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Claims(8)
What I claim as my invention and desire to secure by Letters Patent of the United States is:
1. A volume flow sensor of the gear wheel motor type having a pair of circular gear wheels which are mounted in a housing therefor to rotate freely in fixed axles without contact with walls of said housing and at least one non-magnetic inset in a part of said housing in the region of the teeth of one of said gear wheels, said inset having two poles of substantial magnetic conductivity extending through said inset from one end surface thereof to the other, the ends of the poles at one end surface of said inset being adjacent said gear wheel teeth and situated substantially on the same diameter of said gear wheel and the ends of the poles at the other end surface of said inset being adjacent field plates of a field plate differential sensor, said poles arranged in said inset with the ends of said poles which pass through said one end surface of said inset being at a greater distance apart than the ends of said poles which pass through said other end surface of said inset.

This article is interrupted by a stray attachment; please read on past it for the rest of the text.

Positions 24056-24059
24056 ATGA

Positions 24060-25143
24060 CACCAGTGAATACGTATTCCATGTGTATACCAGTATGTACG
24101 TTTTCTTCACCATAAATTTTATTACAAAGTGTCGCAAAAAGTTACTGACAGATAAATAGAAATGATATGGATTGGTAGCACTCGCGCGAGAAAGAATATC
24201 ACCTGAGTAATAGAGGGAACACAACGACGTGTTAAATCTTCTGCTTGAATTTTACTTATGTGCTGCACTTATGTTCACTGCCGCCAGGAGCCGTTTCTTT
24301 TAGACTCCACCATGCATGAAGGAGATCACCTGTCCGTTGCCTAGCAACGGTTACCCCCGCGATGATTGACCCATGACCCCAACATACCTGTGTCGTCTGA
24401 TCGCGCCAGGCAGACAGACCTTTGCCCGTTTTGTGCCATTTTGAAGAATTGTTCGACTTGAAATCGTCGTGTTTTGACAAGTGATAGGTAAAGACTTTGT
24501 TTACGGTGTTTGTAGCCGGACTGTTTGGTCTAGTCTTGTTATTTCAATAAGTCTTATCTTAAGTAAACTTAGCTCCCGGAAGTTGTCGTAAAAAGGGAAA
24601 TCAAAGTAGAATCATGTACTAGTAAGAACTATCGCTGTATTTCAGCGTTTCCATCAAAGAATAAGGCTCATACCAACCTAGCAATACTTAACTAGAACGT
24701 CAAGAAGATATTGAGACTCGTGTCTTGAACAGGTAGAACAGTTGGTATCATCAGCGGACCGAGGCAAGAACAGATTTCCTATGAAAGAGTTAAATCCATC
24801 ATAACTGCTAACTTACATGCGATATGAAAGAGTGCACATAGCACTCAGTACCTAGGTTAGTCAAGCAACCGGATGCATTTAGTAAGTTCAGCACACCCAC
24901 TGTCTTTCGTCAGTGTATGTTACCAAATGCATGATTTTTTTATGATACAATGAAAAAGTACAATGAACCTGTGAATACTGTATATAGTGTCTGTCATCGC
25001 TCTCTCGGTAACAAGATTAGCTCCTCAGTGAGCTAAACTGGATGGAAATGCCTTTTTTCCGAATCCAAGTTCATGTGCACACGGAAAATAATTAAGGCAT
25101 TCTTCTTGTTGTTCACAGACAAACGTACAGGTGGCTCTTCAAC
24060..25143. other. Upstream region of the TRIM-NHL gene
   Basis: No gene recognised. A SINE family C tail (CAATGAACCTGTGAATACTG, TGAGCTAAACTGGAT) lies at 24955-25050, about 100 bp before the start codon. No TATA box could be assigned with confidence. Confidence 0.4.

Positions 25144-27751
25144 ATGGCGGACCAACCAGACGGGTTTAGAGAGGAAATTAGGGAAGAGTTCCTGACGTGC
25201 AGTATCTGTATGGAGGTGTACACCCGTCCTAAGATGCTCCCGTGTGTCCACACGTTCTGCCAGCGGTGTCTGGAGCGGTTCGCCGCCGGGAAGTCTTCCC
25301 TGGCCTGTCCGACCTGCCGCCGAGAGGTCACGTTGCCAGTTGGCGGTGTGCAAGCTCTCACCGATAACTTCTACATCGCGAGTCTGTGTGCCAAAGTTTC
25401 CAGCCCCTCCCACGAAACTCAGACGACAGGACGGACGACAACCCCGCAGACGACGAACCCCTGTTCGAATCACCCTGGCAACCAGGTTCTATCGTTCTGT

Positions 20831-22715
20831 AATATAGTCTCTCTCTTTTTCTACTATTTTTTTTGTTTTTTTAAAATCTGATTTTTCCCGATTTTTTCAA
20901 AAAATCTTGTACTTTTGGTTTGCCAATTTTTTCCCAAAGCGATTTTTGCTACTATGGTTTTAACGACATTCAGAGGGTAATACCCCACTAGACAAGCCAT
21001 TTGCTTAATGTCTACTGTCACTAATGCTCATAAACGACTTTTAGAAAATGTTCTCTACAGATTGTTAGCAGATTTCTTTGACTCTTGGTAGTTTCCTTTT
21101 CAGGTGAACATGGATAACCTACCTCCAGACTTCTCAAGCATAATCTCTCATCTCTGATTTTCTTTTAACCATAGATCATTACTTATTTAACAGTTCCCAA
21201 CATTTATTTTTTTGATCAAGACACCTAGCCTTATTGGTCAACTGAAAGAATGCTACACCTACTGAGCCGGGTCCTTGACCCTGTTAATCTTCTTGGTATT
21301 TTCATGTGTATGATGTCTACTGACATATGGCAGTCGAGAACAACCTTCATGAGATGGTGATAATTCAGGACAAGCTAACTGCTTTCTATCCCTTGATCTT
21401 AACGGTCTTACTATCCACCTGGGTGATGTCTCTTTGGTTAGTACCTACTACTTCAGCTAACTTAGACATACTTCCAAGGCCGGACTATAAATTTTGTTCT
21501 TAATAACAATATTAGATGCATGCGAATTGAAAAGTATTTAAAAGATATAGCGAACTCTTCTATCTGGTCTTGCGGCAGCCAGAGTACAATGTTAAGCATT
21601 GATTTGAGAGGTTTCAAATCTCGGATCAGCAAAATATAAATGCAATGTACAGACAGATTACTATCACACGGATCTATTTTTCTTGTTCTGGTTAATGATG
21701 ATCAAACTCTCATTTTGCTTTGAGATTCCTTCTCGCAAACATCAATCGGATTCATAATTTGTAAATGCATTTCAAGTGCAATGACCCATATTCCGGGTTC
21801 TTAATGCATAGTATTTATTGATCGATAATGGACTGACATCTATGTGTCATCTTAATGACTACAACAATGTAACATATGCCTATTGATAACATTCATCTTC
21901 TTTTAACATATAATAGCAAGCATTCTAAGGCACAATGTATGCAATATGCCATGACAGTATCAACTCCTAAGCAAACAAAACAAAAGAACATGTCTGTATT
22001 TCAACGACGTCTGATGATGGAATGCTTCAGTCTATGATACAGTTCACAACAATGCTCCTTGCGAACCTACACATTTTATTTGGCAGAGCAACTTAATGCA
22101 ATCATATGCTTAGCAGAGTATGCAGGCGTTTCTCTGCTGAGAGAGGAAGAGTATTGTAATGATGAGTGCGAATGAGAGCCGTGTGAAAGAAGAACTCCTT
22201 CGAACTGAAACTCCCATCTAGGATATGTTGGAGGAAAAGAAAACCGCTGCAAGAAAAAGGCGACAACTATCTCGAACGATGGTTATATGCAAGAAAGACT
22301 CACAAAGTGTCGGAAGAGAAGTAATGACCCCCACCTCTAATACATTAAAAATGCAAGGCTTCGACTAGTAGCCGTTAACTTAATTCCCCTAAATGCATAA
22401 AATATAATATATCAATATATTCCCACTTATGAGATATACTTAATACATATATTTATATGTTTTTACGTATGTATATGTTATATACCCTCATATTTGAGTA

2. A volume flow sensor according to claim 1 in which said poles are pins of circular cross-section having their longitudinal axes inclined to the longitudinal axis of said inset, thereby passing through both end surfaces of said inset in a penetration ellipse, the longer axes of said penetration ellipses in said other end surface of said inset being substantially parallel to one another and their shorter axes being in substantial alignment one with the other.
3. A volume flow sensor according to claim 2 in which the longer axes of said penetration ellipses in said one end surface of said inset are in substantial alignment one with the other.
4. A volume flow sensor according to claim 1 in which each of said poles comprises a plurality of pole elements in magnetically-conducting connection one with another.